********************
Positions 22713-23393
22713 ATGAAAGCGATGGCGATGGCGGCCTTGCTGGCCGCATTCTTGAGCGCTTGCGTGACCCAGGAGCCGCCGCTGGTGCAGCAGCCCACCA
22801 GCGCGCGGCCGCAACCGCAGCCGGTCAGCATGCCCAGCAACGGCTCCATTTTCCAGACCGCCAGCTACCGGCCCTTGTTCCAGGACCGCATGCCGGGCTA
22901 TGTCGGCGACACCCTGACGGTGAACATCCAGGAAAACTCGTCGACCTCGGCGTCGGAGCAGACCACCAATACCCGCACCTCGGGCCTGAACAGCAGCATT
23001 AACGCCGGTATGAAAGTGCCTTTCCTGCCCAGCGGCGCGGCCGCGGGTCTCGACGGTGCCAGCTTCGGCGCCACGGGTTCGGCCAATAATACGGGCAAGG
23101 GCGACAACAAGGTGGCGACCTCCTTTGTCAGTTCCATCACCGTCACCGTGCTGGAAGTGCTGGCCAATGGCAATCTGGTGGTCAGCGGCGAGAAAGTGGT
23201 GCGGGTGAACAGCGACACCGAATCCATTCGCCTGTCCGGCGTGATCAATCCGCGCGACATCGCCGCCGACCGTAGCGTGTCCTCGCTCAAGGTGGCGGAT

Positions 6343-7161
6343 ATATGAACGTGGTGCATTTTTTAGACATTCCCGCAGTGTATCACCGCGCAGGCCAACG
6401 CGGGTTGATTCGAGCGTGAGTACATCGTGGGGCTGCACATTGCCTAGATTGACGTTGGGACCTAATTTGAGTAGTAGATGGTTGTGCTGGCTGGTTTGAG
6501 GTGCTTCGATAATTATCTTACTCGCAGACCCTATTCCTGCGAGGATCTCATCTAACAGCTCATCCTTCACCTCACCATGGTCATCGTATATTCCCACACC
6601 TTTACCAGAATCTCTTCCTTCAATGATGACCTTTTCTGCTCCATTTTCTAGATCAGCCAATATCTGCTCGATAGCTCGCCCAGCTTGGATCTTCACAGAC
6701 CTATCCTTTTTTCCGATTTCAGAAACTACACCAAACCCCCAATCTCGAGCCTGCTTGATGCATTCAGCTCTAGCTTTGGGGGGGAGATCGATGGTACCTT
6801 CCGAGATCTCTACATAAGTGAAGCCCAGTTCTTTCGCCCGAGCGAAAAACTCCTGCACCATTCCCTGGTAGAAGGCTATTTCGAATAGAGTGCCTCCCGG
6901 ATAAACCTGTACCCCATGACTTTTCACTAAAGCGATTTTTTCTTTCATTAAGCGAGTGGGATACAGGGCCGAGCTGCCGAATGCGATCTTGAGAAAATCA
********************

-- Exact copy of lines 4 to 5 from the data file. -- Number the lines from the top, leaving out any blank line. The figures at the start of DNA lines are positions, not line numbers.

22901 TGTCGGCGACACCCTGACGGTGAACATCCAGGAAAACTCGTCGACCTCGGCGTCGGAGCAGACCACCAATACCCGCACCTCGGGCCTGAACAGCAGCATT
23001 AACGCCGGTATGAAAGTGCCTTTCCTGCCCAGCGGCGCGGCCGCGGGTCTCGACGGTGCCAGCTTCGGCGCCACGGGTTCGGCCAATAATACGGGCAAGG